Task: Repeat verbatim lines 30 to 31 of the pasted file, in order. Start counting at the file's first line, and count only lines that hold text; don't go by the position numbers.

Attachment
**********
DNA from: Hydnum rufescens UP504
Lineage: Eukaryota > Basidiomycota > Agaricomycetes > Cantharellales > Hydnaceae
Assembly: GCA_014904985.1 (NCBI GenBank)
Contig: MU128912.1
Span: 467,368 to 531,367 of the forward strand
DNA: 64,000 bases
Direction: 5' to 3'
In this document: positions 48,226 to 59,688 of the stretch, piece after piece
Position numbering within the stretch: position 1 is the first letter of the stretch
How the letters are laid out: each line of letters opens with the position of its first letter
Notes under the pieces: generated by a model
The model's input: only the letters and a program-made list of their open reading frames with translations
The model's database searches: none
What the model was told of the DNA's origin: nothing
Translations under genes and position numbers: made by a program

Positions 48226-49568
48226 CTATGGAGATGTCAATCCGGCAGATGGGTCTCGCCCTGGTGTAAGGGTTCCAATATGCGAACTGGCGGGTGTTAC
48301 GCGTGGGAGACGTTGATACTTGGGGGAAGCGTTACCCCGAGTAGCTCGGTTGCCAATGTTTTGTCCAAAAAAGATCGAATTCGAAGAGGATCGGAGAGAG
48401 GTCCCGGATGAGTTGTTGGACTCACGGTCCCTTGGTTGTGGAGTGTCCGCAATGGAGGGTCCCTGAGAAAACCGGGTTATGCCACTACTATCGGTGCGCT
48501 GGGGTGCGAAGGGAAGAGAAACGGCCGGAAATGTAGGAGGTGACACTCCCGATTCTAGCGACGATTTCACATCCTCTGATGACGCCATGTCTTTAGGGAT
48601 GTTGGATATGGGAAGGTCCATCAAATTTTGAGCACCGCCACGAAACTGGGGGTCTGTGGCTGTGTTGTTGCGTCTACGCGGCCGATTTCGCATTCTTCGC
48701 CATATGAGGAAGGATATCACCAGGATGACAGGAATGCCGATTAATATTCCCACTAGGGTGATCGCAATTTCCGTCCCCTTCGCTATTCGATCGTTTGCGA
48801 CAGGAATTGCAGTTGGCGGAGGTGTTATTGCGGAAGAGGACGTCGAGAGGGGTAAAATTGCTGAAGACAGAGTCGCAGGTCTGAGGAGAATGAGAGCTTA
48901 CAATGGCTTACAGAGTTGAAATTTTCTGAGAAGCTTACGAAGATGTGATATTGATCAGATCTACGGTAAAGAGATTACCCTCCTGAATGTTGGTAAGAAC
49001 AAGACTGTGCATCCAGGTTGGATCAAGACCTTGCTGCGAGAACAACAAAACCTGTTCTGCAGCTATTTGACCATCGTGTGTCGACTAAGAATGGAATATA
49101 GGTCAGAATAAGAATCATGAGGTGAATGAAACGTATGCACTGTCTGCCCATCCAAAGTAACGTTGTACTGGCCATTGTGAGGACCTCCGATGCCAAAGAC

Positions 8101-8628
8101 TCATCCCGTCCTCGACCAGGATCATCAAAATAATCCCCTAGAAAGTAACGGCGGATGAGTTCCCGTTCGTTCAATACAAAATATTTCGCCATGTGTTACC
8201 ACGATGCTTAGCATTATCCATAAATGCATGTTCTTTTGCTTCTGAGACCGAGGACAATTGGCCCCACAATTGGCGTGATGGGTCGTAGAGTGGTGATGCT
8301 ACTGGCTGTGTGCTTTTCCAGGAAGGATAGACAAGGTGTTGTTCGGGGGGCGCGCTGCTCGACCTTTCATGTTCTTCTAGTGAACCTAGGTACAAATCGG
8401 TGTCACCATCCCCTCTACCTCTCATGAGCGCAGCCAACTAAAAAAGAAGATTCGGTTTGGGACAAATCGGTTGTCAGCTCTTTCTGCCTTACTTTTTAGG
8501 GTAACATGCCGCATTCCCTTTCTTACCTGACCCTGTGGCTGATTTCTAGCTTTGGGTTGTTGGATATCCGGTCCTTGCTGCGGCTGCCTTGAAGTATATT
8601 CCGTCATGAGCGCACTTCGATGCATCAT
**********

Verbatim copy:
8301 ACTGGCTGTGTGCTTTTCCAGGAAGGATAGACAAGGTGTTGTTCGGGGGGCGCGCTGCTCGACCTTTCATGTTCTTCTAGTGAACCTAGGTACAAATCGG
8401 TGTCACCATCCCCTCTACCTCTCATGAGCGCAGCCAACTAAAAAAGAAGATTCGGTTTGGGACAAATCGGTTGTCAGCTCTTTCTGCCTTACTTTTTAGG